Having spent six weeks and more on the streets of Chesterfield attempting to push our Brexit policy, it is clear that the 2nd Referendum didn’t have nearly enough supporters amongst my constituents. Overwhelmingly, even those who still felt that we’d have been better off in the EU felt that the country needed to move on and that further referenda would both have undermined the first one democratically and would lead to further uncertainty and delay.
Passing the 2nd Reading of the Withdrawal agreement Bill enables Parliament to debate the bill and is the first step towards passing the legislation. It doesn’t set in stone the final agreements and Labour will propose amendments to improve the legislation which I expect I will vote for. But I feel that those fights are for the days to follow and that at this stage I needed to demonstrate that I had listened to the verdict that I heard in thousands of doorstep conversations and support the 2nd Reading of the Bill which demonstrates approval for the principle of leaving the EU by the end of 2020.
Supporting the 2nd Reading of a bill doesn’t mean that I support it in its entirety or that I am committed not to vote for any amendments. Nor am I committed to approve it at its final stage, but that was why I took the step of voting with the government on this occasion.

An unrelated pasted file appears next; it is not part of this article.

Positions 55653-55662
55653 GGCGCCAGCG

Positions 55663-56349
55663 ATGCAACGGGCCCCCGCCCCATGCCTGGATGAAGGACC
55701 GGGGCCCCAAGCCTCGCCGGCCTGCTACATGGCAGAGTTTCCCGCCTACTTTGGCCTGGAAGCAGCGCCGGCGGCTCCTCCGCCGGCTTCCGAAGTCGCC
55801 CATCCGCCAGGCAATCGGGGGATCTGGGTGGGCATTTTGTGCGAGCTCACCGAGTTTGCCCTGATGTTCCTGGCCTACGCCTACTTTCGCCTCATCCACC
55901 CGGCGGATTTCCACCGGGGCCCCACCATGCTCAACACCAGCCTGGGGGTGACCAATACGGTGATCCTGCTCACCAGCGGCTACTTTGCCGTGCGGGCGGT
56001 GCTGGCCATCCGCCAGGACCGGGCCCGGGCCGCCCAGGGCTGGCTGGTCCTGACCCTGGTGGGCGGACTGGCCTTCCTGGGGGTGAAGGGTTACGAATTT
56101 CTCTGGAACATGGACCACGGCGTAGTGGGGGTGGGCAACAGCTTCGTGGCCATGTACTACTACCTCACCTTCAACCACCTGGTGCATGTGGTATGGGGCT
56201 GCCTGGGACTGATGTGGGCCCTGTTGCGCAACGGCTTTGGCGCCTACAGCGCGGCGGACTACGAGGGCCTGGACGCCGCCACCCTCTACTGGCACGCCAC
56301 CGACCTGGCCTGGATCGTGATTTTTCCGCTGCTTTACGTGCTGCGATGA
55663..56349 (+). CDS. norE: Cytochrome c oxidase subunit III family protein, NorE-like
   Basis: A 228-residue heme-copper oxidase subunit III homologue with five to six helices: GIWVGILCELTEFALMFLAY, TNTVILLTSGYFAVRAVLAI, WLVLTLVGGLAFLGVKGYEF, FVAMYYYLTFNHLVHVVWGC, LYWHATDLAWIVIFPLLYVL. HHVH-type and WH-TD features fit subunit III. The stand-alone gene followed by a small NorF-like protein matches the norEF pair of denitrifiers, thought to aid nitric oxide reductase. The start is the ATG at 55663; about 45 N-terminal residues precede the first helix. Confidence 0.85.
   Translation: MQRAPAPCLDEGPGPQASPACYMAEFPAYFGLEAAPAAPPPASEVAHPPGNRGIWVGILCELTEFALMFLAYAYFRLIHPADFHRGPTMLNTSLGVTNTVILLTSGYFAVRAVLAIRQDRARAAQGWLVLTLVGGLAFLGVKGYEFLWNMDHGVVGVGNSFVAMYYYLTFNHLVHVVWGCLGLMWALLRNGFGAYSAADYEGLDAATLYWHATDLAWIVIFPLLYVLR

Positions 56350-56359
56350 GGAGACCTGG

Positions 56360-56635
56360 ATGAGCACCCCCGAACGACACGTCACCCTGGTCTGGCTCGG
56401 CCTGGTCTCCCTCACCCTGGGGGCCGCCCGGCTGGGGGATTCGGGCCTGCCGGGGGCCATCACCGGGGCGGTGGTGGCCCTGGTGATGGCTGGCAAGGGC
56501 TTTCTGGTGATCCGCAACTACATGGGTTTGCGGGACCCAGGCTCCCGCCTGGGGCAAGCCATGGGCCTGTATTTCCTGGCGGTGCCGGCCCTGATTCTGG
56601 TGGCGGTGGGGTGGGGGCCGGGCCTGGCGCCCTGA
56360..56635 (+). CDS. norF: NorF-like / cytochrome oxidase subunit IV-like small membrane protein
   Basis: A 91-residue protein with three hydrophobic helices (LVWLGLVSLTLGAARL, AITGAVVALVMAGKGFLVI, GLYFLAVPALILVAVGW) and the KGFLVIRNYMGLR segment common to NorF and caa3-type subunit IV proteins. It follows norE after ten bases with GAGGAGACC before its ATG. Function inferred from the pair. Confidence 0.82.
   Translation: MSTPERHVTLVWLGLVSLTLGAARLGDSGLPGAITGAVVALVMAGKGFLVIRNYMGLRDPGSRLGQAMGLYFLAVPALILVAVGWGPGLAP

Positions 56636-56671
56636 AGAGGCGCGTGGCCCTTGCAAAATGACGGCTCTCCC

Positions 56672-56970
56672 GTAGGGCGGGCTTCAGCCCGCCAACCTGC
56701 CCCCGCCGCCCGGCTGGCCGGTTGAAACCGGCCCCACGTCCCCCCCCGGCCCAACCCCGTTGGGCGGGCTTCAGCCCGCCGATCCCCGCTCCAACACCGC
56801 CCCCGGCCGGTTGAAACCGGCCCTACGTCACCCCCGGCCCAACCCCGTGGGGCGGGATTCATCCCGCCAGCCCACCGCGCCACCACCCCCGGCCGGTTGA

When even the ‘Stooooopppppp Brexit’ campaigner Steve Bray packs up and goes home, it’s time to accept that Brexit is going to happen. The ‘fight’ now is about ensuring that Brexit is not used as an opportunity to reduce environmental and workplace protections (which I fear it will be) and to ensure that Britain can continue to trade.
It is clear that with his huge majority Johnson can have whichever Brexit he wants now. However, I am aware that my constituents will still want to know how I have voted, notwithstanding the fact that the Withdrawal agreement Bill will go through with or without my support.
It was typical that Boris Johnson should choose to remove amendments on workplace protections and even more shamefully on child refugees. This was deliberately provocative and is designed to make it difficult for Labour to do anything other than oppose it, so that he can demonstrate to Leave voting communities that Labour are still attempting to block it when many Labour MPs do now accept that the fight to stay in the institution is now over.
I will continue to update my constituents with my thought process as the Bill returns for further scrutiny in the New Year.